We've made many other improvements in Automation for usability, flexibility, and to address specific user feedback. For instance, it's now easier to inject database options and Host Tag constraints into a Template at the Transaction Engine and Storage Manager level, and you can use regular expressions in NuoDB Manager to search for tags.
Disaster Recovery Preview
Larks also offers a preview of an important new NuoDB scenario: where you can configure a database to include Storage Manager engines in a separate data center or region, for data backup and recovery purposes. This provides database integrity in the event that your primary region becomes unavailable due to planned or unplanned outtages, ensuring no loss of data.
Beyond Disaster Recovery, here's a summary of the other new features and capabilities of this release:
- New SQL optimizations and statistics: The SQL optimizer, which received a major boost in Swifts Release 2.1 through the addition of cost-based heuristics, has been enhanced to use histograms to find more efficient join plans. New statistics have been added for the number of distinct values per index prefix, and the optimizer now uses “average key size” to find much more efficient table access paths. A special new optimization finds optimal plans for queries with combinations of big IN-lists that can use indexes. ORDER BY ... LIMIT queries are multiple times faster now through a query strategy that avoids sorting the whole result.
- The DELETE FROM clause has been extended to support ORDER BY ... LIMIT so that it is possible to limit the number of rows deleted.
- LAST_INSERT_ID(): A SQL new System Information Function that returns the last automatically generated ID for a column declared with GENERATED ALWAYS AS IDENTITY or GENERATED BY DEFAULT AS IDENTITY
- User defined functions (UDF), in SQL and Java
We're really excited about UDFs. This new capability makes it easy to encapsulate commonly used code into functions for re-use. A scalar UDF can be used as a list item in a select query or a view or in WHERE clause, and a table function UDF can be used in a FROM clause.
Here's an example showing the definition of a function of type TABLE in a FROM clause. This uses an INSERT INTO...SELECT... statement with a RETURN statement.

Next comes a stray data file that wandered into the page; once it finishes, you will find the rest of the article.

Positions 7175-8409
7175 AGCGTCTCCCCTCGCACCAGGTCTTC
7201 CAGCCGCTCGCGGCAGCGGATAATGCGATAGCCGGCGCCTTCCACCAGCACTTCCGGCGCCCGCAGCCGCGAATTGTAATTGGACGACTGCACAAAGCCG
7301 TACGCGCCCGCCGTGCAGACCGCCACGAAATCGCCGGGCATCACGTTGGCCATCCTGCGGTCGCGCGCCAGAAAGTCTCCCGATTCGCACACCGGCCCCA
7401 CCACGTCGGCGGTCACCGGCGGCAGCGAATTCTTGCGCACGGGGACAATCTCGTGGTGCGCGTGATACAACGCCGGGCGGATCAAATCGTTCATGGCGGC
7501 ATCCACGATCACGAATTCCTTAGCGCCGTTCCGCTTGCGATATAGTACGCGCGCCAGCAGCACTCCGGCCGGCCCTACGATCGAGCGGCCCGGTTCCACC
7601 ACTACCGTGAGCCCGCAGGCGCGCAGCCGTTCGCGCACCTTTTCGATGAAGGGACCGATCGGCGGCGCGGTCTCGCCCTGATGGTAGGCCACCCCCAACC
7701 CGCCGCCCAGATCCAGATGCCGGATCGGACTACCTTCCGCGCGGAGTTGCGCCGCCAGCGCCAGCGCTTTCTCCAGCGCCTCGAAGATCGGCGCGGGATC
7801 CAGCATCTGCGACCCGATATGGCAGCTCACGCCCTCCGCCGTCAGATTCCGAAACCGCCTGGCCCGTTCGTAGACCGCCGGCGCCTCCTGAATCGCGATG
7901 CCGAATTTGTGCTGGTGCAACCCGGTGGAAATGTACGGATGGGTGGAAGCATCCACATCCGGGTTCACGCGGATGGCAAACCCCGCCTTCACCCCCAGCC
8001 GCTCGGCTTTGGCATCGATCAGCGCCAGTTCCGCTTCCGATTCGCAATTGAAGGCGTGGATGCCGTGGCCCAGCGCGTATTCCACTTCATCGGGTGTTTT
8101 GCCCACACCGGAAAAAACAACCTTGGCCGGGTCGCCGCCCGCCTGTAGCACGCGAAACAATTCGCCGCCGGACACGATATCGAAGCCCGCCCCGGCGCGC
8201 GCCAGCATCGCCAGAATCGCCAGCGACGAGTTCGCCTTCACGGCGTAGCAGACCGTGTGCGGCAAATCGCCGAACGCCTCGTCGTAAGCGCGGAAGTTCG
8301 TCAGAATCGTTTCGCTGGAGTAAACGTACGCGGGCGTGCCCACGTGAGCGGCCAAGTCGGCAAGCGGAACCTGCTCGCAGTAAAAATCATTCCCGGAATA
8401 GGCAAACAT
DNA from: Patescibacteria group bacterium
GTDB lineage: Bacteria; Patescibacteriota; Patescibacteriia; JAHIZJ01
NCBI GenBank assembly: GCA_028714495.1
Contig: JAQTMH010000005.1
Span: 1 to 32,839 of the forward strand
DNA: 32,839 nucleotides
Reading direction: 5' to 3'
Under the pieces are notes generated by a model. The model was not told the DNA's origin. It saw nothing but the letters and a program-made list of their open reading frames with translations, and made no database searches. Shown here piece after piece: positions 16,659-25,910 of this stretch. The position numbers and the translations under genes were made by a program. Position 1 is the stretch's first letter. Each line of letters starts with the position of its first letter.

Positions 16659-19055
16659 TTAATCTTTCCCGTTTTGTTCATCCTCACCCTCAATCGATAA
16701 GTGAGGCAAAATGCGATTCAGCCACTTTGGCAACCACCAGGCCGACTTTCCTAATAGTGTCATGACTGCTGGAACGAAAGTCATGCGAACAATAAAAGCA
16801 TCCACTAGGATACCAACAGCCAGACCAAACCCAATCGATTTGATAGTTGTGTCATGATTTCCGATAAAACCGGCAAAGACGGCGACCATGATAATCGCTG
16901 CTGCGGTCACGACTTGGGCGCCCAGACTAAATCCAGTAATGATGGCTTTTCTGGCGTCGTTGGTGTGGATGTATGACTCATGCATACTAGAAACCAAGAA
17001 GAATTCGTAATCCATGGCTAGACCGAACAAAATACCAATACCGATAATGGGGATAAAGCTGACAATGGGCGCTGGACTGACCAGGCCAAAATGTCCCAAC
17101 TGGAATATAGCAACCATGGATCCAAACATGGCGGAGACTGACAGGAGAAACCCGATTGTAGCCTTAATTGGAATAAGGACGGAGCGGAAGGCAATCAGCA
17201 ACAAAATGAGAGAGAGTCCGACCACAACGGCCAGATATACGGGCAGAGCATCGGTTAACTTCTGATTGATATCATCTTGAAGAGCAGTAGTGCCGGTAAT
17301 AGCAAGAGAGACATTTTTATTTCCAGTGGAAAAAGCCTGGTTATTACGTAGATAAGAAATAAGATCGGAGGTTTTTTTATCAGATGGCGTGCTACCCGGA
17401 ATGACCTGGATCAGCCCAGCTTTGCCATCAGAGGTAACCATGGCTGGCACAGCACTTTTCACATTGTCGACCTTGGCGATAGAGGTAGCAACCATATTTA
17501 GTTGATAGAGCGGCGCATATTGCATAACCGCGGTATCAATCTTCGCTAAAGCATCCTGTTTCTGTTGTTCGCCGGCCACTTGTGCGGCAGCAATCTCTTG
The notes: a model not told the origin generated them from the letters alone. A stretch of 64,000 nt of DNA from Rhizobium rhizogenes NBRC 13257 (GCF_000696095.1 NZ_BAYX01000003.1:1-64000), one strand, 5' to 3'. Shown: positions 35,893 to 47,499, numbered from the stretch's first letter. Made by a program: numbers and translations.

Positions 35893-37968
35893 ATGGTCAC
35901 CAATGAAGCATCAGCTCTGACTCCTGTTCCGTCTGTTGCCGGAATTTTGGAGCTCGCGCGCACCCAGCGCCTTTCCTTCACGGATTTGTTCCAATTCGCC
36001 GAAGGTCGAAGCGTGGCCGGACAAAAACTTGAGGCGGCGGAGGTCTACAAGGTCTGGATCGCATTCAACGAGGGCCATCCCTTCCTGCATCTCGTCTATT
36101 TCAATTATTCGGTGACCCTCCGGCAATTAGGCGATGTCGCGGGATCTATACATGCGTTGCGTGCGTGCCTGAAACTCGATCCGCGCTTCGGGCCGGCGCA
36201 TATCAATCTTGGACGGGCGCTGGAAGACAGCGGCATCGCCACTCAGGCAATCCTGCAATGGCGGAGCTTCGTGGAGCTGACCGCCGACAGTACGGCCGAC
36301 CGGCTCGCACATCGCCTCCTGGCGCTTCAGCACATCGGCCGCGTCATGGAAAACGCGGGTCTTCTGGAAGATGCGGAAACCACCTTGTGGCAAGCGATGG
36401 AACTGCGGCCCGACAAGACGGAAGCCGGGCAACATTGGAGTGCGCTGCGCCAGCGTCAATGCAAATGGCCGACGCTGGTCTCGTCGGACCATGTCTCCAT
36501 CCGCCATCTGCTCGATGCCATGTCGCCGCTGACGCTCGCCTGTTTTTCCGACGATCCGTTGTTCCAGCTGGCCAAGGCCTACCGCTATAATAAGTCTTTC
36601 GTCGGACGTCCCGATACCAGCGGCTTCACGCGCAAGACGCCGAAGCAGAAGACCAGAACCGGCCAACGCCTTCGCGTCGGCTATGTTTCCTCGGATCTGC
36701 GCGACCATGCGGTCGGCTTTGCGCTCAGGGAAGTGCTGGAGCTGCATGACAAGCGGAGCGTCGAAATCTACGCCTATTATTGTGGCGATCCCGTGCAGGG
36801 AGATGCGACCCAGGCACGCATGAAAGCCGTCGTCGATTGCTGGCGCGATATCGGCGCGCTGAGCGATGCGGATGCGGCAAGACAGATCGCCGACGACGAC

SET DELIMITER @ CREATE FUNCTION fnc_tbl_get_teams (i_PlayerId STRING) RETURNS TABLE fnc_tbl_get_teams (PlayerId STRING, year STRING, position STRING, team_name STRING, stint STRING, games_played integer,conference STRING, Division STRING) AS INSERT INTO fnc_tbl_get_teams SELECT s.playerId, s.year, s.position, t.name, s.stint, s.gamesplayed, t.conferenceid,t.divisionid FROM scoring s, teams t WHERE s.playerId = i_PlayerId AND s.year = t.year AND s.teamid = t.teamid; RETURN; END_FUNCTION; @
And here's how it might be used:
SET DELIMITER ; SELECT p.playerid,p.firstname,p.lastname,f.year,f.position,f.team_name,f.stint,f.games_played,f.conference,f.division FROM players p, fnc_tbl_get_teams(p.playerid) f WHERE p.firstnhl = 2010 and p.lastnhl = 2011 ORDER BY p.playerid, f.year, f.stint;
PLAYERID FIRSTNAME LASTNAME YEAR POSITION TEAM_NAME STINT GAMES_PLAYED CONFERENCE DIVISION --------- ----------- ------------- ----- --------- --------------------- ------ ------------- ----------- --------- adamlu01 Luke Adam 2010 L Buffalo Sabres 1 19 EC NE adamlu01 Luke Adam 2011 L Buffalo Sabres 1 52 EC NE aulieke01 Keith Aulie 2010 D Toronto Maple Leafs 1 40 EC NE aulieke01 Keith Aulie 2011 D Toronto Maple Leafs 1 17 EC NE aulieke01 Keith Aulie 2011 D Tampa Bay Lightning 2 19 EC SE
For more info on UDFs, see the doc.
Documentation and Examples
In our last release, NuoDB Swifts Release 2.1, we completely revamped our documentation. With Larks, we continue that effort with improved and refined sections for:
- C++ API
- Database Status
- Handling Error Conditions in Transactions
... and many other areas. As before, we welcome your feedback on how we're doing here.
We've also continued to make it easier to understand and evaluate NuoDB with a number of improvements to the Storefront sample application, to help those new to NuoDB learn more about what the product can do. Check it out - it's shipped with the product and can be found in the NuoDB Admin Center. A complete guided tour, which includes Storefront and other samples, can be found here.
Updates to System Requirements
- Java: When NuoDB Swifts Release 2.1 was released last Fall, we announced that we'd be deprecating support for Java 1.6. With this release, Java 1.6 is no longer supported for NuoDB hosts; please use Java 1.7 or Java 1.8. Client applications are unaffected. See the documentation for more info.
- We've added support for RHEL v7 and CentOS
- Docker: NuoDB has always worked in Docker configurations, but there are some interesting configuration and deployment considerations to take into account. NuoDB CTO Seth Proctor describes his initial experiences in an excellent blog post.
For more information about Larks, please visit the release notes.
As always, a big shout-out to our customers and partners; NuoDB Larks is a better release because of your help!
See you in three months, when NuoDB Robins hits the streets. We think you'll like it :)